Comment: All parties wondering how arrest will impact on floating voters
Published 03/05/2014 | 02:30
Mary Lou McDonald was little more than three years old when Jean McConville was dragged from her 10 children, kidnapped, murdered, her body desecrated and abandoned in an unmarked grave for another 31 years.
The Sinn Fein deputy leader is part of a new generation of Sinn Fein politicians with ability and ambition helping propel the party into a new era. But, since Wednesday, Ms McDonald has been dragged back 40 years to events in the darkest days of violence on this island and forced to defend her party leader, Gerry Adams.
Yesterday afternoon, as it accepted the likelihood that its party president and poll-topping TD for Louth would be detained for another two days, Sinn Fein insisted events had put more iron in the soul of its activists.
A SF spokesman pledged a re-doubled effort on the European and local election canvass trail both north and south. There can be no doubt that events since Wednesday have united SF people.
In fact, seasoned Northern Ireland observers believe that a stint in jail is no load to a Sinn Fein leader persistently striving to keep the extreme republican fringes within and outside the party from getting out of control.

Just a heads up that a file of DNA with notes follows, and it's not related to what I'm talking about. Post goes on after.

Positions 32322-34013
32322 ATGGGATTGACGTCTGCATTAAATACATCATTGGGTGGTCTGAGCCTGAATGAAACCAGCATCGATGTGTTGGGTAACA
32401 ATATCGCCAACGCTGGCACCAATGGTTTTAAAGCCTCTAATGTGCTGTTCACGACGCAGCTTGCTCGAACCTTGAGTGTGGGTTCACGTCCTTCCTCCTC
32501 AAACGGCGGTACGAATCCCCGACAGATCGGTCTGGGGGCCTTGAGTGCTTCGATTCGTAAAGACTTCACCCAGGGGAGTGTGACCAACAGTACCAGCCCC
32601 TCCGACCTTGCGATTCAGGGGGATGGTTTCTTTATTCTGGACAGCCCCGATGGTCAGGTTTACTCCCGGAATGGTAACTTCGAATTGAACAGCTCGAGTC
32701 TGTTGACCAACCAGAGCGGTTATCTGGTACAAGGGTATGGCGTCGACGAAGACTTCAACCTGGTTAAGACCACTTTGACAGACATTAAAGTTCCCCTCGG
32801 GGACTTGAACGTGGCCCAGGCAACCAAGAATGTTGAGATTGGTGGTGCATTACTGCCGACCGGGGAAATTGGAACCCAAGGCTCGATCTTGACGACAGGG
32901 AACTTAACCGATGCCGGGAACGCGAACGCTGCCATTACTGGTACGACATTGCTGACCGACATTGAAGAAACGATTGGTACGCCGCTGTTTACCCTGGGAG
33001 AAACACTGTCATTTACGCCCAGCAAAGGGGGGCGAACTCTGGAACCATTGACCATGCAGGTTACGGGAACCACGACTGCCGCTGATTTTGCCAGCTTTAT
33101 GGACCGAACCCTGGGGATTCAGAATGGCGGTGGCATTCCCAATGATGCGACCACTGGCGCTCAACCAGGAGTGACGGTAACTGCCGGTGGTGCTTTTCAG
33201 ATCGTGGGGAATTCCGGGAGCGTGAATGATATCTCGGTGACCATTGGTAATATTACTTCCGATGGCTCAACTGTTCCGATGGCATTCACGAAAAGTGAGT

The Sinn Fein argument that Gerry Adams's detention, and its timing, are all about stymying its breakthrough election in the Republic on May 23, have been well-ventilated.
The SF thesis is that "elements of unionism", and "their pals still lurking within the PSNI", see these mid-term elections in the south as a prelude to Sinn Fein achieving a presence in government, both north and south, within a few years.
Nobody south of the Border buys these arguments. Not Fine Gael, nor Labour, nor Fianna Fail. It is no surprise unionists also reject them as do the British authorities. But neither do the SDLP have any time for these SF assertions.
The Taoiseach's point that SF was only weeks ago recommending the "PSNI model" for policing in the Republic is a good one. But politicians of all other parties have been fixated by events since Wednesday.
The political question is this: will Adams's arrest and detention have any impact on the floating voters who were showing signs of supporting Sinn Fein?
Sinn Fein got 10pc of the vote in the February 2011 General Election. It has been showing twice that in recent opinion polls. We cannot know the impact of recent events on that newly-won SF support. And we must await further developments before we can begin to speculate.